• 1958 – Annette Bening, American actress. She was nominated for the 1987 Tony Award for Best Featured Actress in a Play for her Broadway debut in Coastal Disturbances and for the 2019 Tony Award for Best Actress in a Play for All My Sons.
  • 1958 – Mike Stenhouse, American baseball player and sportscaster. Michael Steven Stenhouse (born May 29, 1958 in Pueblo, Colorado) is a former outfielder, first baseman, and designated hitter in Major League Baseball who played for the Montreal Expos from 1982-1984, the Minnesota Twins in 1985, and the Boston Red Sox in 1986.
  • 1957 – Jeb Hensarling, American lawyer and politician. Thomas Jeb Hensarling (born May 29, 1957) is an American politician who served as the member of the United States House of Representatives from Texas's 5th congressional district from 2003 to 2019.
  • 1956 – La Toya Jackson, American singer-songwriter and actress. Thereafter, she saw success as a solo recording artist under multiple record labels in the 1980s and 1990s, including Polydor, Sony Music and RCA, where she released nine studio albums over the course of fifteen years.
  • 1955 – David Kirschner, American animator, producer, and author. His producing credits include the animated feature An American Tail and Child's Play horror film series.
  • 1955 – John Hinckley Jr., American attempted assassin of Ronald Reagan. He wounded Reagan with a bullet from a revolver that ricocheted and hit Reagan in the chest.
  • 1955 – Ken Schrader, American race car driver and sportscaster. He raced in the NASCAR Cup Series from 1981 to 2013.
  • 1954 – Jerry Moran, American lawyer and politician. Gerald Wesley Moran (born May 29, 1954) is an American politician serving as the junior United States Senator from Kansas since 2011.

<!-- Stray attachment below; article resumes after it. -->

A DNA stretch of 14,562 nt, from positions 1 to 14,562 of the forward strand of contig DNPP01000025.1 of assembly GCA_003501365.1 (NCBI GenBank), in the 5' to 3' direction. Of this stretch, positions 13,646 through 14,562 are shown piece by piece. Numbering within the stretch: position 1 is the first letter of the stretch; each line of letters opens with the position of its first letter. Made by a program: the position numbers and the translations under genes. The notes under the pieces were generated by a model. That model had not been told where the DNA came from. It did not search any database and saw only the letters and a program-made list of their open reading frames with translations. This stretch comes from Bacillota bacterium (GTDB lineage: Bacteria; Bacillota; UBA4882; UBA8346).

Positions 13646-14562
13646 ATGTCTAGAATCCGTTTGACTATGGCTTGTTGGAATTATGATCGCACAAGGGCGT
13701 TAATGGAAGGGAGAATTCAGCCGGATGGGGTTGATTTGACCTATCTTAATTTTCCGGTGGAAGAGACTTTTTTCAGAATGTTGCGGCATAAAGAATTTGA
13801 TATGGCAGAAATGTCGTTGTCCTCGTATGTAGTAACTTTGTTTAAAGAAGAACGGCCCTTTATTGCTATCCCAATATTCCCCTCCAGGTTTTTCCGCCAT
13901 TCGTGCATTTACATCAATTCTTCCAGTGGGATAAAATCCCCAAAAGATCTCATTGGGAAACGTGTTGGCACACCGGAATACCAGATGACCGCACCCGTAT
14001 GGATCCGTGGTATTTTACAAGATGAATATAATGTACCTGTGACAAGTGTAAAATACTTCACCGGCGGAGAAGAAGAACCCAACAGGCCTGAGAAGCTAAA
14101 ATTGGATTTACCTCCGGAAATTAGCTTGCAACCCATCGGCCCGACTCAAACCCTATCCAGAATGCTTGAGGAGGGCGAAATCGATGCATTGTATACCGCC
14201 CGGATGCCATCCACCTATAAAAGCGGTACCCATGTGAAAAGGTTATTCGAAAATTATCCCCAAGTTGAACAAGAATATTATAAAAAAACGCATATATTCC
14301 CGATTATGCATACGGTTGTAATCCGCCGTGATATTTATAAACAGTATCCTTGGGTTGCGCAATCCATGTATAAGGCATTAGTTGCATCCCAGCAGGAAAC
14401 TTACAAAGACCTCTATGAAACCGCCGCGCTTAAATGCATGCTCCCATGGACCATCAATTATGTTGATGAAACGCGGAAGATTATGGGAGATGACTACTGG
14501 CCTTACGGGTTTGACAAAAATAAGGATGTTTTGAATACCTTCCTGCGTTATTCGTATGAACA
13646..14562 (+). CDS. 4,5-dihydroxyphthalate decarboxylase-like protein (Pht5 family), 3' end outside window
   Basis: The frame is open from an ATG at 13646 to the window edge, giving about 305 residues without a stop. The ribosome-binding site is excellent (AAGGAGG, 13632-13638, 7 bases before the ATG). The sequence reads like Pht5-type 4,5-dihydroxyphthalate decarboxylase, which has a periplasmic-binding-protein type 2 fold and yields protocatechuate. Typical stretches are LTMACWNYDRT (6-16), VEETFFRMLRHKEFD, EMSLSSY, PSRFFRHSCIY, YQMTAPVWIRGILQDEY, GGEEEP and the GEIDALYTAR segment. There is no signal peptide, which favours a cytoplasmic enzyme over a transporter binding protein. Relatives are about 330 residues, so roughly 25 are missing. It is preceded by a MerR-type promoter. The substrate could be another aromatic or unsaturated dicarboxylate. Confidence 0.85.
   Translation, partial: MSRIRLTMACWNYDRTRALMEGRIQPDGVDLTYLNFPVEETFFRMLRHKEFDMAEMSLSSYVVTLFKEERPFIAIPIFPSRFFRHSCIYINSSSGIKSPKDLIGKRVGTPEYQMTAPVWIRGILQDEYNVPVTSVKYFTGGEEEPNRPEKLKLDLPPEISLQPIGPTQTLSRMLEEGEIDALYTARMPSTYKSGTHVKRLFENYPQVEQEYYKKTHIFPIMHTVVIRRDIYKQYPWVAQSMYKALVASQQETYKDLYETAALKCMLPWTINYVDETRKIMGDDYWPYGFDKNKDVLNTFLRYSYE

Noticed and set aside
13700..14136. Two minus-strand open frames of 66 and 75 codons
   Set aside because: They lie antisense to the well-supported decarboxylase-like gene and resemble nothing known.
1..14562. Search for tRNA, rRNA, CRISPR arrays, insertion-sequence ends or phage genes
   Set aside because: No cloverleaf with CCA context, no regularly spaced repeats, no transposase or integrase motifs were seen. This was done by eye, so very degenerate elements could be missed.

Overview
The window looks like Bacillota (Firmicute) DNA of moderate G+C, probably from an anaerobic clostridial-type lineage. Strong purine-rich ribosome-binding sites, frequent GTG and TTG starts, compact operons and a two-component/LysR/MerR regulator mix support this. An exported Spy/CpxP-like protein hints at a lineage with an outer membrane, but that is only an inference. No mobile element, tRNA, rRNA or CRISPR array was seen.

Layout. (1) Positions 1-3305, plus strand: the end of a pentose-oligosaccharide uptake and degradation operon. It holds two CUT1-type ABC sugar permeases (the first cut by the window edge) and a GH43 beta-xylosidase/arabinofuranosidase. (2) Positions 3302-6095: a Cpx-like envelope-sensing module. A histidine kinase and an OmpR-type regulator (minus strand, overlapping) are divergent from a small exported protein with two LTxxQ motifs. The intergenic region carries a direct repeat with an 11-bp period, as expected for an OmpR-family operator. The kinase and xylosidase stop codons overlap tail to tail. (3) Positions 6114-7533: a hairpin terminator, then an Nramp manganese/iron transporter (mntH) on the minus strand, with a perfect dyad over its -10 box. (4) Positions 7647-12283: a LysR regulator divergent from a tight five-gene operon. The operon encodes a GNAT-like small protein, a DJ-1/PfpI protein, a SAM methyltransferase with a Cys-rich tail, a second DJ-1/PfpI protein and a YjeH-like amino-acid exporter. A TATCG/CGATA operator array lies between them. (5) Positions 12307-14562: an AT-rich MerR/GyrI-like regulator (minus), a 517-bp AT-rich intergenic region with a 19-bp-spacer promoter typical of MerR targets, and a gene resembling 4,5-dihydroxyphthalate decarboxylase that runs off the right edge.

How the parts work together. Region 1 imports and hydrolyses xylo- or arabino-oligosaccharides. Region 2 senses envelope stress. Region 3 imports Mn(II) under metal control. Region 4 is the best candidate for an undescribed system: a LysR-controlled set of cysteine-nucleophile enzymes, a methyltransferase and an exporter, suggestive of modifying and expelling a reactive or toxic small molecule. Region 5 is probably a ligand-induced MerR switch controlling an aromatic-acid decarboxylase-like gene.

• 1954 – Robert Beaser, American composer and educator. Robert Beaser (born May 29, 1954, Boston, Massachusetts) is an American composer.
  • 1953 – Danny Elfman, American singer-songwriter, producer, and actor. He first became well known as the singer-songwriter for the new wave band Oingo Boingo in the early 1980s, and has since garnered international recognition for writing over 100 feature film scores, as well as compositions for television, stage productions and the concert hall.
  • 1950 – Rebbie Jackson, American singer and actress. She first performed on stage with her siblings during shows in Las Vegas, Nevada, at the MGM Grand Hotel and Casino in 1974, before subsequently appearing in the television series The Jacksons.
  • 1949 – Robert Axelrod, American actor and screenwriter. He is best known for his interdisciplinary work the evolution of cooperation, which has been cited in numerous articles.
  • 1947 – Anthony Geary, American actor. He originated the role of Luke in 1978 and received a record eight Daytime Emmy Awards for Outstanding Lead Actor in a Drama Series prior to his retirement.
  • 1945 – Joyce Tenneson, American photographer. Joyce Tenneson (born in Weston, Massachusetts on May 29, 1945) is an American fine art photographer known for her distinctive style of photography, which often involves nude or semi-nude women.
  • 1944 – Bob Benmosche, American businessman (d. 2015), was the president and chief executive officer of American International Group (NYSE: AIG). He was appointed President & Chief Executive Officer by the US Department of Treasury and AIG Board of Directors to succeed Edward M.